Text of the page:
ISO

The Infrared Space Observatory… or ISO for short. Launched in 1995 by a European Ariane Rocket and funded between ESA, NASA and an agency that’s now part of JAXA, the ISO was state of the art at the time. It spent three years in orbit, taking images, photometric measurements and taking stellar spectra before it’s superfluid helium coolant ran out.

ISO made some fantastic discoveries actually. Water molecules around stars, silicate crystals, hydrogen fluoride in interstellar clouds, intergalactic dust, planet formation around dying stars… Actually, ISO was probably one of the things that really kicked astrochemistry into becoming the field it is today.

The amazing thing is that all of those observations are archived and freely available on the internet. Not just that, but the data is all still very useful. It’s strange actually. For all of the measurements made with ISO, it seems like in most cases, they just processed the data and left it there for someone else to find.

Makes you wonder what you might discover if you look hard enough…

About Invader Xan

Molecular astrophysicist, usually found writing frenziedly, staring at the sky, or drinking mojitos.
This entry was posted in astronomy, Imported from Livejournal and tagged , . Bookmark the permalink.

7 Responses to ISO

  1. madsophia says:

    I have seen the effects of color IR film, however, I’ve never seen it for sale. the color IR film requires the use of different color filters to get those effects, but I don’t know anything about it.

  2. invaderxan says:

    You, my friend, are a photography guru. :)
    Thanks for the tip! I’ll defintely have to try and get some of that film and monkey about with it. I’ve used other Ilford films plenty of times before. They do iso-25 for stupidly long exposures and iso-1600 which got me some really cool streetlit industrial shots.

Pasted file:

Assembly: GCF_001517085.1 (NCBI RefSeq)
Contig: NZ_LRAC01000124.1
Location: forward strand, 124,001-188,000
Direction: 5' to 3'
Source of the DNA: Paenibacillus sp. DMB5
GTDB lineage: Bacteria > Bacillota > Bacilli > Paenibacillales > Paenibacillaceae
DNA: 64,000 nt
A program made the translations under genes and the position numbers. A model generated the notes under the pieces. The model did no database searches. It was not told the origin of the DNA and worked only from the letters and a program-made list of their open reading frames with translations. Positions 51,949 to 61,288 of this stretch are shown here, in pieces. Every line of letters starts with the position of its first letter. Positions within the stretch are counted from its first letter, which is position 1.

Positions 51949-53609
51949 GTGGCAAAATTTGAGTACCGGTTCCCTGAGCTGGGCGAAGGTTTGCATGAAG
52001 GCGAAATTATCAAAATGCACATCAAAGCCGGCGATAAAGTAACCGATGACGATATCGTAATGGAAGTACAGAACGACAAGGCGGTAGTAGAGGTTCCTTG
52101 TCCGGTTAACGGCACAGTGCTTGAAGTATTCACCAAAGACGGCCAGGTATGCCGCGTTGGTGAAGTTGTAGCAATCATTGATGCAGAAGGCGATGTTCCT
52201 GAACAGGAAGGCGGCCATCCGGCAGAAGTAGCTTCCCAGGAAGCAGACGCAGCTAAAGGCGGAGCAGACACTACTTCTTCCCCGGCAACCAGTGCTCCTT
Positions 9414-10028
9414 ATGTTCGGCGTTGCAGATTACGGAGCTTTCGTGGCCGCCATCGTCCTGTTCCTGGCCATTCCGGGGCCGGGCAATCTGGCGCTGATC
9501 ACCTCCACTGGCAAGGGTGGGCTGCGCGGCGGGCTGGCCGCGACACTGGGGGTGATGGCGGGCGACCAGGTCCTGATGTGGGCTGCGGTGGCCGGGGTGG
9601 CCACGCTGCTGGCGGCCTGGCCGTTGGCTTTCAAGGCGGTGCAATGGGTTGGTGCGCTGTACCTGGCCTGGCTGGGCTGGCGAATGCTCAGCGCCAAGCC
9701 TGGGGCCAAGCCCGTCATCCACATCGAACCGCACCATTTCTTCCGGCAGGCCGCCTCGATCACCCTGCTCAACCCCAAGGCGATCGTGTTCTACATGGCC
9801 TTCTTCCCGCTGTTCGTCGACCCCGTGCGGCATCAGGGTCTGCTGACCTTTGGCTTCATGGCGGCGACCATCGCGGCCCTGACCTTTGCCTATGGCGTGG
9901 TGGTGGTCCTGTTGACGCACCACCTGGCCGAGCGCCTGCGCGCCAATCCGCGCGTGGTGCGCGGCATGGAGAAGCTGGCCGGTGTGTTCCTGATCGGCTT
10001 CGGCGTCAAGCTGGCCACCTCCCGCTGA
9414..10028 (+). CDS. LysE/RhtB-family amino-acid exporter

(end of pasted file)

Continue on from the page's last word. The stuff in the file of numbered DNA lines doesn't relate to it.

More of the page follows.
I love the dense shadows and the misty burnt out highlights that IR film gets…
    BTW, have you seen the colour IR film? It makes foliage go all magenta and turns people green! :D

  3. madsophia says:

    no not yet. it’s still in my camera
    try out the ilford SFX. it’s not true infrared, but it’s got the good qualities and none of the bad. you will need a red filter also to block out as much of the visible spectrum as possible.
    real infra red will give you more pronounced effects, however it is extremely heat and light sensitive. it must be kept under refrigeration and loaded/unloaded in the dark. it is also harder to find a place to process it. it is not coated the same way regular film is, and that contributes to the crappy handeling.
    the sfx is coated and still gives good effects. you can process it anywhere that does b&w and it’s just easier.
    adorama sells a pack of three rolls with a super dark red filter. you can probably find that same pack in england (ilford is made in england). you don’t need the super dark red filter, you can just use a regular red. but you will get better results with the dark red. but it is sooooo dark that you are going to need very long exposures, and hence, very bright sunlight. that is ok though, infrared is at it’s best with sky and vegetation. it does well with portraits also.
    it’s been about 10 years since I shot this film, so it’s pretty exciting!

  4. invaderxan says:

    Ooo! Infrared film! :D
    Got any prints yet? I’ve been meaning on playing with some IR film for years now…

  5. madsophia says:

    don’t be sorry. you have a lot more knowledge than I do and therefore a more sophisticated understanding of this stuff. I still like to read about it.
    I love food!!!
    and, I just so happen to be shooting infrared film right now:)

  6. invaderxan says:

    Hehe… You see? Infrared is cool! :)
    And I’m sorry if I’m difficult to understand. I don’t mean to be.
    Perhaps I should do a few more food-related posts… Something we can all enjoy!

  7. madsophia says:

    I watched a program on Nova last night that was dealing with super massive black holes and how they found them and the stars orbiting them through the intergalactic dust by using infrared. I don’t know much about physics or astronomy, so it was pretty cool when I see stuff like that and then I can kinda understand some of your posts. awwww.

Comments are closed.